ARCHIVED - Llama antibody research generates multi-licensing opportunities
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March 08, 2008— Ottawa, Ontario
|Llamas produce not one but two types of antibodies.|
More than a decade of NRC research on llama antibodies is bearing fruit in the form of multiple patent applications being licensed to biotechnology firms in Canada and Belgium. These licences are helping NRC's partners develop a variety of llama antibody-based products designed to detect microbial pathogens, and treat cancer or other diseases.
Llamas may look harmless, but their immune system harbours some unique weapons against disease. In the 1990s, biologists in Belgium reported that unlike other mammals, the camelid family – which includes llamas, camels and alpacas – produce not one but two types of antibodies: the conventional Y-shaped molecules consisting of four protein chains; and smaller, two-chain antibodies. Within these two-chain antibodies, the part that recognizes and clings to foreign molecules, called "antigens", during an immune attack has been dubbed a single-domain antibody (sdAb).
Despite their modest size, single-domain antibodies can grasp their antigenic targets as firmly as conventional antibodies. What's more, they are hardier than monoclonal antibodies, the current standard antibody format for therapeutic purposes. "Single-domain antibodies are more resistant to heating and digestive system enzymes, so they have more potential applications," says Dr. Roger MacKenzie, leader of the antibody engineering group at the NRC Institute for Biological Sciences (NRC-IBS) in Ottawa. "Single-domain antibodies are also easier to make. Monoclonal antibodies are produced in mammalian cell culture, whereas sdAbs can be made a lot faster and cheaper using yeast or bacteria hosts."
How do antibodies work?
An antibody is a natural protein produced by white blood cells when mounting an immune response to a foreign substance (antigen) introduced in the body. Common antigens include proteins at the surface of bacteria or viruses. The antibody latches onto the antigen and either destroys it directly or makes it easier for white blood cells to eliminate the unwanted foreign substance.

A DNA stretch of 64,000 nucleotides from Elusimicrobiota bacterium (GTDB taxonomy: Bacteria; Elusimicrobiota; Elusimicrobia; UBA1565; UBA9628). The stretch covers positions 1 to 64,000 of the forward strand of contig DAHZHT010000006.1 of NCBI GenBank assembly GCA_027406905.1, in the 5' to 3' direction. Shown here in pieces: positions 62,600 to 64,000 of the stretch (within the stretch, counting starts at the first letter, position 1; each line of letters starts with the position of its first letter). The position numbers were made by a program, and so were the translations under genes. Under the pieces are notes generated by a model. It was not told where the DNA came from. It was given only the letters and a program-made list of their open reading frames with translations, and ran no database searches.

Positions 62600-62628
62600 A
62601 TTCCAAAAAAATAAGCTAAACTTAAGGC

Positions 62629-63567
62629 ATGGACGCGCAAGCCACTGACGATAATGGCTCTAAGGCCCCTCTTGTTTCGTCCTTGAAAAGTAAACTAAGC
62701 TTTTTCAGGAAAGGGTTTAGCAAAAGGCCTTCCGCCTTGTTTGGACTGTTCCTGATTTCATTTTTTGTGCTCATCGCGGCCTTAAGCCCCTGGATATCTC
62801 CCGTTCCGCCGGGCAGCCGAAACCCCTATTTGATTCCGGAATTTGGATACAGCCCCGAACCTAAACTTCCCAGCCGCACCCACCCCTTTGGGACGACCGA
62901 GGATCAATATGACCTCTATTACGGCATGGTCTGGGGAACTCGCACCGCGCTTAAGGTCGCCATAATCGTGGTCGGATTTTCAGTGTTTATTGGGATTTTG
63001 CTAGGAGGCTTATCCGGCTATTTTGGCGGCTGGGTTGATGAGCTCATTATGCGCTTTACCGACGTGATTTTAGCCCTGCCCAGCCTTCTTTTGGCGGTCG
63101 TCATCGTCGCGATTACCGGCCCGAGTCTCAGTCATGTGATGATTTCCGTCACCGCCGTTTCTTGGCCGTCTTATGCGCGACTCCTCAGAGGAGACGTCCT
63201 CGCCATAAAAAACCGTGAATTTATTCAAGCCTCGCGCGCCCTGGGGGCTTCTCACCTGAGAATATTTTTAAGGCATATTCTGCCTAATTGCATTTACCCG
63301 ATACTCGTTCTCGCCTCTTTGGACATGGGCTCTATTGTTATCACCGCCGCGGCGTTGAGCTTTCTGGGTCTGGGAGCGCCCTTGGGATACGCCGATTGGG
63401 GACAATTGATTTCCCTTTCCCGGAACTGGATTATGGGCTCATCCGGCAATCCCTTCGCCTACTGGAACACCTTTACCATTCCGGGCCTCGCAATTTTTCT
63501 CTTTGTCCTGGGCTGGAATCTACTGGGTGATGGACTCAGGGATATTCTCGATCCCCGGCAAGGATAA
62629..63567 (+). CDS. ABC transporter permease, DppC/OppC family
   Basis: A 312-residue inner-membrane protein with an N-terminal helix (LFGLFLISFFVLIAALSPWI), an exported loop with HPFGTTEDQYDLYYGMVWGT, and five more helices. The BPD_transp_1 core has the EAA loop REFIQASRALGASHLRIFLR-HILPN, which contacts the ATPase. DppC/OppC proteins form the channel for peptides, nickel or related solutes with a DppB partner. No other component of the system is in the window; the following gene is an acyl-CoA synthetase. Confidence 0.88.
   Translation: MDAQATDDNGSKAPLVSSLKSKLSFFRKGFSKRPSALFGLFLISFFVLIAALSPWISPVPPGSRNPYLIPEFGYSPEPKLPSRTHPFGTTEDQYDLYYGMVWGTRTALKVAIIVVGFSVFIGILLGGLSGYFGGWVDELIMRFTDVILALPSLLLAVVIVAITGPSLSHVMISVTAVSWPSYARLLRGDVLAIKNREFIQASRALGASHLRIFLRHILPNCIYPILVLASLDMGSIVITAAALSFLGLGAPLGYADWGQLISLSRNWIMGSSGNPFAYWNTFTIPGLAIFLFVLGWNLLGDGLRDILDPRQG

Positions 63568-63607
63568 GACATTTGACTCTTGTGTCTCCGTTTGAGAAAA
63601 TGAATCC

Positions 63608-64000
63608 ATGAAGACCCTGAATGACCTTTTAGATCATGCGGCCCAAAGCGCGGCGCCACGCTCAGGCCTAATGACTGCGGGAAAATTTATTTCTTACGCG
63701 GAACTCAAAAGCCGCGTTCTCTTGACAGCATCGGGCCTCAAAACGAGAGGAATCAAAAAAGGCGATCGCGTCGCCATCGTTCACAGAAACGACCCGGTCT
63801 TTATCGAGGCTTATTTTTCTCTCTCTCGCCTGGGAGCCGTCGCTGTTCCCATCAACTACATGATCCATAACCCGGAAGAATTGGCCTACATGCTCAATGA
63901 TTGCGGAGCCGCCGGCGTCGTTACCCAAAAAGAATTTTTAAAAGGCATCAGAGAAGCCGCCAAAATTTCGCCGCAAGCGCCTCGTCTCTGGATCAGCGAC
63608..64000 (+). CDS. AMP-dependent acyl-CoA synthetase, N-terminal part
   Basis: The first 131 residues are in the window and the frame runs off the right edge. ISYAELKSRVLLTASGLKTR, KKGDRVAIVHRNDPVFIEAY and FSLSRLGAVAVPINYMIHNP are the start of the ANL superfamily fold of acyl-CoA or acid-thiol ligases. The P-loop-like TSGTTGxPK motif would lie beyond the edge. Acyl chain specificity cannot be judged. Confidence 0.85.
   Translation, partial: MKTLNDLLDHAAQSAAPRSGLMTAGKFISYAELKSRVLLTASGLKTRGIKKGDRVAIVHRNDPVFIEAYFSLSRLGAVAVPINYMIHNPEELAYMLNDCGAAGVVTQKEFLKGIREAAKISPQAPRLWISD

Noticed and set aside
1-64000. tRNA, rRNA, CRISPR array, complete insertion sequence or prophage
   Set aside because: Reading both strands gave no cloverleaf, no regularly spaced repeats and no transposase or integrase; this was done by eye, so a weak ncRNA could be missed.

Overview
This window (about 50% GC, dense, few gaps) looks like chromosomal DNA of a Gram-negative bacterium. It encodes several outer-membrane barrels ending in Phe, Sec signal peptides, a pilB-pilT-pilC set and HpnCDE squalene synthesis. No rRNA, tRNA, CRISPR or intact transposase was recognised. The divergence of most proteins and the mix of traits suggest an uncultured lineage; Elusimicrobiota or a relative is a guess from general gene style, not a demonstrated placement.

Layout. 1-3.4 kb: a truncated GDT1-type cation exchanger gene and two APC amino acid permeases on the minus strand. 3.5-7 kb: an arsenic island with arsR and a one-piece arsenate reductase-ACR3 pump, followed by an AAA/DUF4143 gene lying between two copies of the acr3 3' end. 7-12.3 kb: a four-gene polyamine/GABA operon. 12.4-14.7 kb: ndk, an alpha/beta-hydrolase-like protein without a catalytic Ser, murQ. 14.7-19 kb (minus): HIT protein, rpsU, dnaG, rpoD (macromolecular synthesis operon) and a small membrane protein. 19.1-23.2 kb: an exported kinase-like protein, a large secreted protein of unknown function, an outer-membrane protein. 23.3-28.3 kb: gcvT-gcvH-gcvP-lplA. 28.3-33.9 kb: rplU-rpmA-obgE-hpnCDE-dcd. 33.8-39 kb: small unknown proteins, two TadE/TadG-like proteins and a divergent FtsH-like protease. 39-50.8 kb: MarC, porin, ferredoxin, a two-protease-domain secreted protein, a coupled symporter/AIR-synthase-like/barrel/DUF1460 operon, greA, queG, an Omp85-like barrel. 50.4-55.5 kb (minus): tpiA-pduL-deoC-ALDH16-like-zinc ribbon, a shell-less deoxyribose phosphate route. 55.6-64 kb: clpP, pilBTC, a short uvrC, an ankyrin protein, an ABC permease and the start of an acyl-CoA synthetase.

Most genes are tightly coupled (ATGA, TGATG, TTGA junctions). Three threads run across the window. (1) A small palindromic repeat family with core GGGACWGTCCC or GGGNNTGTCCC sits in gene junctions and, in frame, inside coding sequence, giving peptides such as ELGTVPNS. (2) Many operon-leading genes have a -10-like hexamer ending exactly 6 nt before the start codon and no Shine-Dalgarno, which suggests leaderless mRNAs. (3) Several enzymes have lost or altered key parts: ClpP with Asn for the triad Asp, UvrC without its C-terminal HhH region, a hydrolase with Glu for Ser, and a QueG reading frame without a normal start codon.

In the mid-1990s, a team of NRC researchers developed a library containing about 1 billion different sdAb templates. "Our team took blood from a "naïve", or non-immunized, llama such that the single-domain antibodies in the library are not heavily biased towards certain antigens," says Dr. Yves Geoffrion, business officer at NRC-IBS. Scientists can then use the library to search for sdAbs that will cling to antigen molecules found on potential drug targets such as bacteria, viruses and cancer cells.
"To find the antibody you want, you just go fishing," explains Dr. Geoffrion. "It's like Velcro – whatever sticks to the antigen that you 'dip' in our library will be the sdAb you're looking for."
While NRC was putting together its "naïve library" of llama antibodies, the Belgian biotech firm Ablynx – formed from the original team that discovered the unusual camelid antibodies – had developed another isolation method. "Ablynx's approach is to immunize a camel or llama. The animal's immune response is to produce single-domain antibodies against a specific antigen, which the company isolates," says Dr. Geoffrion. Since both Ablynx and NRC hold intellectual property on complementary sdAb production methods, the two organizations have reached technology licensing agreements that allow each party to use the other's methods, with a view to developing commercial products.
Besides their llama library, NRC-IBS researchers have patented other single-domain antibodies with commercial potential. One of these has been licensed to Helix Biopharma, a Toronto-area biotechnology company, which is developing a lung cancer therapeutic agent called L-DOS47 that combines the NRC-developed sdAb and a proprietary molecule from Helix. (Helix intends to seek approval this year to begin a Phase I clinical trial with L-DOS47.)
|NRC's antibody engineering group, from left to right: Dr. Jianbing Zhang, Dr. Mehdi Arbabi, Dr. Jamshid Tanha, Dr. Roger MacKenzie, Dr. Yves Geoffrion. In the 1990s, Dr. Arbabi was a member of the Belgian team that discovered single domain antibodies.|
In 2001, the antibody engineering group and the cerebrovascular research group at NRC-IBS, led by Dr. Danica Stanimirovic, produced the world's first sdAb to cross the "blood-brain barrier" -- a protective layer of cells that prevents most foreign molecules from readily entering the brain. "The blood-brain barrier rejects many things, including drugs," says Dr. Jamshid Tanha, a member of Dr. MacKenzie's team. "We've developed single-domain antibodies that are 'transcytotic', which means they can get across the cells of the brain's protective layer. You can use them like a truck to drive through the barrier and deliver a payload of drugs to cancerous cells or other disease targets inside the brain." NRC has licensed its blood-brain barrier-crossing sdAb to Ablynx, and other companies have also expressed interest in this unique technology.
Led by Dr. Jianbing Zhang and Dr. MacKenzie, the antibody engineering group has also created five-sided antibodies called pentabodies -- starfish-shaped molecules with five identical sdAb "fingers" [see: Code Name: Pentabody]. "These super-strength single domain antibodies are up to 10,000 times better at grasping antigen targets," says Dr. MacKenzie. An Ottawa-based start-up company has licensed this technology to develop diagnostic tools for clients. Dow AgroSciences has also licensed the pentabody technology for animal health and food safety applications.
Clearly, the NRC research conducted during the last decade on camelid antibodies is beginning to show some promising results.
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